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Kevin’s Kitchen
All Eyes on Potatoes
There are many things you can do with potatoes—whether sweet, red or white—besides bake them

Potato-Carrot Tart
Rick Patrick

Meat and potatoes: The phrase brings to mind food that is simple and hearty and perhaps somewhat boring.

But the starchy tubers, which originated in South America, are anything but boring. There are many varieties of potatoes from which to choose, each with its own texture and flavor. And preparing a potato dish doesn’t mean just boiling and mashing them up (although that can be delicious).

A couple of recent cookbooks feature recipes in which potatoes provide the foundation for tasty and interesting dishes.

One, Recipes from the Root Cellar (Storey Publishing, 2010) devotes many pages to recipes starring spuds. It also delivers this interesting fact: The typical American consumes more than 140 pounds of potatoes a year. That’s a lot of taters.

And those spuds are nutritious. A potato with the skin is rich in vitamin C, potassium and fiber.

Here is a Root Cellar recipe that uses three kinds of root vegetables to create an appetizing, simple-to-prepare dish that could serve as an entrée or vegetable course.


Potato-Carrot Tart


1 large russet potato (about 12 ounces), sliced very thinly, and peeled if desired
2 tablespoons butter, melted
1 teaspoon thyme
1/2 teaspoon Dijon mustard
1/2 teaspoon salt
1/4 teaspoon freshly ground black pepper
2 tablespoons olive oil
1 onion, halved then sliced thinly
1 carrot, peeled and shredded
1/2 cup (2 ounces) shredded Swiss, Gruyère or Cheddar cheese

Preheat oven to 400 degrees. Lightly grease 10-inch tart pan or pie pan. Combine potato, butter, thyme, mustard, salt and pepper in bowl. Toss gently to coat. Press into bottom and up sides of tart pan to form shell. Bake 20 minutes. As tart shell bakes, heat oil in medium skillet over medium heat. Add onion and carrot and sauté until onion is limp and well colored, about 10 minutes. When tart shell comes out of oven, top with onion mixture, spreading evenly. Sprinkle with cheese. Return to oven and bake until cheese melts and turns golden, about 10 to 15 minutes. Allow to cool at least 5 minutes before slicing into wedges and serving. Can also be served at room temperature.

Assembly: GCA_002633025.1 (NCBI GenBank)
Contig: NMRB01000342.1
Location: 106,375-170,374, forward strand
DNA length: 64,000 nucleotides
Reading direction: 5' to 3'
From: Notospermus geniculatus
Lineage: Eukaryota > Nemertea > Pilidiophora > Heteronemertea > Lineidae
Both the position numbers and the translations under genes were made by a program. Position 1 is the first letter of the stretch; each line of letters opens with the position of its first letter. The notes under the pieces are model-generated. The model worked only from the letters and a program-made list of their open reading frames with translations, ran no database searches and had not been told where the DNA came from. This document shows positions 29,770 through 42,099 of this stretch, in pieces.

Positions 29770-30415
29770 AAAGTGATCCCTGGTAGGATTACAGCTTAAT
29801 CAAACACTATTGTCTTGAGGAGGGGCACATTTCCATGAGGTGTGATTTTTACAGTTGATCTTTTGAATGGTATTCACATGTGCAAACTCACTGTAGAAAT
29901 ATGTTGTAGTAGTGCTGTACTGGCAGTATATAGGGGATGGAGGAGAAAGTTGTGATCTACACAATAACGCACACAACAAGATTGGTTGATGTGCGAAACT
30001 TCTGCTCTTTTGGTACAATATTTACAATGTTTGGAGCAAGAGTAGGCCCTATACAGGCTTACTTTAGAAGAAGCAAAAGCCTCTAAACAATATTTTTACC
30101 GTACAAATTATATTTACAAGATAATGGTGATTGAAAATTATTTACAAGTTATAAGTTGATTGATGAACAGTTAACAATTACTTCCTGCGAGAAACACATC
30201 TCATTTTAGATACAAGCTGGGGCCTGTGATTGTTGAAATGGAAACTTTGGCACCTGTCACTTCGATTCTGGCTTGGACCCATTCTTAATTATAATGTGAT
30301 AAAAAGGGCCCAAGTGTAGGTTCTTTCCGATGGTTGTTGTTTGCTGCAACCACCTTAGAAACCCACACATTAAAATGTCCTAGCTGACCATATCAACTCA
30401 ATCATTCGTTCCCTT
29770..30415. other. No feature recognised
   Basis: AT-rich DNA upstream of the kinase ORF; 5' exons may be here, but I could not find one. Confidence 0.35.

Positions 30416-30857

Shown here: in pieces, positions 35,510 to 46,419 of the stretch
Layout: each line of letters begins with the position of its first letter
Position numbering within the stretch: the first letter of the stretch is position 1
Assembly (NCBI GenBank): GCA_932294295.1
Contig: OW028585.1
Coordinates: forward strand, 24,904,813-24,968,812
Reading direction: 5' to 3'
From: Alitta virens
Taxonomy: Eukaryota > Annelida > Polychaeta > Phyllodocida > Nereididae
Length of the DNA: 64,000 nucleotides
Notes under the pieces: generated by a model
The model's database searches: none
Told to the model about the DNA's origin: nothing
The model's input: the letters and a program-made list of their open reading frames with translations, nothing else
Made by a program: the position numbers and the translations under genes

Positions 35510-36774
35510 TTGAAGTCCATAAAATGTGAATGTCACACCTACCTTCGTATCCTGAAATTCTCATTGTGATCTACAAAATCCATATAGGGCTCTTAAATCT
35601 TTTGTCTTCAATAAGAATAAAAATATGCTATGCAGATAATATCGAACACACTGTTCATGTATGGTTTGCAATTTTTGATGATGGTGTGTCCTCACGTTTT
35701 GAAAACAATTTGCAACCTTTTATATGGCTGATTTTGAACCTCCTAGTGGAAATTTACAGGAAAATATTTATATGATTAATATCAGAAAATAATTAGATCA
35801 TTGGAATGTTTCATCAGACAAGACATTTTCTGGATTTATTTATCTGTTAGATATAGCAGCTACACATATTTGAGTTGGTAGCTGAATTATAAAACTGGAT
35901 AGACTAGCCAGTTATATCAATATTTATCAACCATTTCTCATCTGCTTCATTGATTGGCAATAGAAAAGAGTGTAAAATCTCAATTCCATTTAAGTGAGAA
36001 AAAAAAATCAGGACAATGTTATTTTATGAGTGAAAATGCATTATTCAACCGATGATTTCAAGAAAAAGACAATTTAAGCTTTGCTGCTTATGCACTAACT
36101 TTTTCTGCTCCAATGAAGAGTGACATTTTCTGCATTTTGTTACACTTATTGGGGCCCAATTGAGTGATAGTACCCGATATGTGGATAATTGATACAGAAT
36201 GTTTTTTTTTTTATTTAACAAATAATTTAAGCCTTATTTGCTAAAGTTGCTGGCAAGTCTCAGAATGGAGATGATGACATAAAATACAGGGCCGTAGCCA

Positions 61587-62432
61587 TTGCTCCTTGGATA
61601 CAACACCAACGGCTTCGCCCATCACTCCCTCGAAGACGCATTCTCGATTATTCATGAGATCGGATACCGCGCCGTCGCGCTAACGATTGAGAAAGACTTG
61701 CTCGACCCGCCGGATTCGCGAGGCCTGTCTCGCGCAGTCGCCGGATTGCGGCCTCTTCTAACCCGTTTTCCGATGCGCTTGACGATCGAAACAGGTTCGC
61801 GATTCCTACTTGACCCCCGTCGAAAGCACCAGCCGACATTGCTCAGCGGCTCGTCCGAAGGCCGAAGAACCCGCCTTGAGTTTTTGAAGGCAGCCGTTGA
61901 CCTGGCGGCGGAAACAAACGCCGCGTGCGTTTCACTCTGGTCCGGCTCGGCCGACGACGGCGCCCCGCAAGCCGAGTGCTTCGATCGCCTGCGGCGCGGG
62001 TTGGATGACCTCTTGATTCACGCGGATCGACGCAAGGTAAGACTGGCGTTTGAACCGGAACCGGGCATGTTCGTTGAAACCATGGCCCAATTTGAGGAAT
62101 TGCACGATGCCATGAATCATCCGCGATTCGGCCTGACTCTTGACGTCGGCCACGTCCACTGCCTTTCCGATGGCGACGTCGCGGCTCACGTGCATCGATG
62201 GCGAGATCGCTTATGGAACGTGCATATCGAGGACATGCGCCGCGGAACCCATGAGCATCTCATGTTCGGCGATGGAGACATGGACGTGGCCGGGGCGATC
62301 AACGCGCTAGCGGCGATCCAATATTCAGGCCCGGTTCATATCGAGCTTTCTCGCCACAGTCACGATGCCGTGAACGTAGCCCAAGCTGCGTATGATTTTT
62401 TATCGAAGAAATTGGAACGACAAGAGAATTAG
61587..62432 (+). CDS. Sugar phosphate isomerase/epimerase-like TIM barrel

Servings: 4. Serving size: 1 wedge. Per serving: 247 calories, 6 g protein, 15.6 g fat, 20.5 g carbohydrates, 2.2 g dietary fiber, 339 mg sodium, 2.6 g sugars, 27 mg cholesterol

Cook’s Tip: Slice potatoes thinly and evenly for best results.


Another recently published cookbook features more than 900 pages of recipes that will appeal to scores of different tastes, all of them with a decidedly Southern drawl. Southern Living’s 1001 Ways To Cook Southern (Oxmoor House, 2010) isn’t cornpone and cracklins, but features a sophisticated Southern fare. Nevertheless, there are a few twists on old favorites, including this cornbread recipe that adds in the flavor of sweet potatoes.


Sweet Potato Cornbread

 
2 cups self-rising cornmeal mix
1/4 cup sugar
1 teaspoon ground cinnamon
1 1/2 cups milk
1 cup mashed, cooked sweet potato
1/4 cup butter, melted
1 large egg, beaten

Preheat oven to 425 degrees. Combine all ingredients, whisking together just until dry ingredients are moistened. Spoon batter into greased 8-inch cast-iron skillet or baking pan. Bake for 20 to 25 minutes or until a wooden pick inserted in center comes out clean.

Servings: 8. Serving size: 1 piece. Per serving: 244 calories, 5.4 g protein, 8.1 g fat, 37.3 g carbohydrates, 3.2 g dietary fiber, 419 mg sodium, 11.1 g sugars, 46 mg cholesterol

Cook’s Tip: Be sure to use self-rising cornmeal mix or your bread will be flat and hard.